Sunday, April 12, 2009

From Slaves to Seder to Stories

--By Hannah

I really love Passover. The Seder has always been one of my favorite family gathering times -- I think I like it so much because it’s kind of stuck in time. If you think about it, a seder is like a living fossil, a bunch of traditions, practices, and readings that preserve this central kernel of memory. We add to the memory over time with new traditions (hey, my family puts an orange on our seder plate) and new memories from our own historical contexts. The point of the whole thing is that we’re supposed to pretend -- no, we’re supposed to actually remember, like it happened to us -- that we were slaves in Egypt.

The Haggadah is pretty damn assertive about this. We read, “this year we are slaves. Next year may we be free.” Even though I’ve been to 46 seders over the course of my lifetime, and have led seders for exactly six years running, I still have kind of a hard time wrapping my head around the whole thing. How, exactly, am I supposed to remember leaving Egypt -- an event which happened approximately 3,287 years before I was born? What, really, does that mean?

I hope you don’t mind, but I’m not going to talk about Torah even a little bit today. Don’t get me wrong, I know that the texts that comprise the seder are deeply rooted in rabbinic literature and Torah. What I will do, however, is tell you a story that I learned at a seder, a story about remembering:

When the founder of modern Hasidism, the Baal Shem Tov, saw danger threatening the Jews, he used to go into a certain part of the forest to meditate. He would light a special fire, say a certain prayer, and the danger would be averted. Later, when his disciple was worried about the fate of the Jews, he would go into the exact same place in the forest and say, “God! Listen! I don’t know how to light the fire of the Baal Shem Tov, but I know the right place and I know how to say the right prayer.”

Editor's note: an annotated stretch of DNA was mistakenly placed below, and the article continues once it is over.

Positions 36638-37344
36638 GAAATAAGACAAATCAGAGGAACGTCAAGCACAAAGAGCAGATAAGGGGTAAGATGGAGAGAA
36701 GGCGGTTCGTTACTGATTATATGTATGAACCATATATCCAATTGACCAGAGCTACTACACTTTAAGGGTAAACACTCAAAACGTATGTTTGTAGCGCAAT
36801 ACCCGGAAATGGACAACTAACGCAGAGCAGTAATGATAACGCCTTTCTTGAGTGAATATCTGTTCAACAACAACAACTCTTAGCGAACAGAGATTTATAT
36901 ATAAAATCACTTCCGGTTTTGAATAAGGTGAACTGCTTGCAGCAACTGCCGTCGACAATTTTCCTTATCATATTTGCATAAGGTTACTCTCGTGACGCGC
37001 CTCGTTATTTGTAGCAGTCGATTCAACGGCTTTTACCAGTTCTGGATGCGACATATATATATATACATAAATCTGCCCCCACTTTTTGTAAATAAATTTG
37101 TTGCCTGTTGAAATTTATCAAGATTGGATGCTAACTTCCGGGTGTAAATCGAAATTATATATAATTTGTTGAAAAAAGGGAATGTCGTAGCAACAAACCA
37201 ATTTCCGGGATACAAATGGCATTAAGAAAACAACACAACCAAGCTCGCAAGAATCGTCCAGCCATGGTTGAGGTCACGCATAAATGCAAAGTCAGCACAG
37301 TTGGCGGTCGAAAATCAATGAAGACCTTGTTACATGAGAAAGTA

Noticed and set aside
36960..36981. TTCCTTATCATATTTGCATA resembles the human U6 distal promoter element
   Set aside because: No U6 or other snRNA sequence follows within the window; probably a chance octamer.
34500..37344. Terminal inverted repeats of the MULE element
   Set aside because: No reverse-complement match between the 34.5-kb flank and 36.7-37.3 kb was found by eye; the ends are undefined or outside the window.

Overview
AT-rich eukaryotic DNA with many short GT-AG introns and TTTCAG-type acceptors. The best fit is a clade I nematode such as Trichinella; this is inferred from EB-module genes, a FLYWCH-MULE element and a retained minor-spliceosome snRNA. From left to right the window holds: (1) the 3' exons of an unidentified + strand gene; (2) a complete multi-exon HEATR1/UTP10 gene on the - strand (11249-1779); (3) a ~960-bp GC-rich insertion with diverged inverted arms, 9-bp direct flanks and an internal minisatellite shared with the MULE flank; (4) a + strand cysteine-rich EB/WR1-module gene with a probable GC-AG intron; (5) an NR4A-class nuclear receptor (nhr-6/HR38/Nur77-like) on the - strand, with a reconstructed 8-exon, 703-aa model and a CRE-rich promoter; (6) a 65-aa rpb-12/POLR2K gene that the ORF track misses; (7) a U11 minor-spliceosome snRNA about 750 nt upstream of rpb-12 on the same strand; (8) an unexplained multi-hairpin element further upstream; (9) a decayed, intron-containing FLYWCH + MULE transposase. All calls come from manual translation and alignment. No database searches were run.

When the disciple of the disciple desperately needed to save the Jewish people, he would go into the forest and say, “I can’t light the fire. I don’t even know the prayer. I do know the place, though.”

Eventually, it came time for the disciple of the disciple of the disciple of the Baal Shem Tov to intercede to help the Jewish people in times of trouble. Sitting in his house, his head in his hands, he spoke to God: “I can’t light the fire. I don’t know the prayer. I can’t even find the place in the forest. All I can do is tell the story, and this has to be enough.” And it was sufficient.

This is pretty much exactly how I feel about Passover. So much time and history has passed since the Israelites made their exodus from Egypt. Heck, I’ve never even been to Egypt. So much about the lives of the Israelites is just completely unimaginable to me. I don’t know what it’s like to be a slave, I don’t know what it’s like to pray to God for alleviation from an oppressor, and I certainly don’t know what it’s like to make a paschal sacrifice.

But I do know the story. I know the story of the Exodus; I know the story of the Haggadah; I know the story told by my family during the seder, going back hundreds of years. So, even though I don’t know the fire, the prayer, or the place, I can still remember the story and relive the history of my family, my community, and my people. And this, I think, is more than sufficient.

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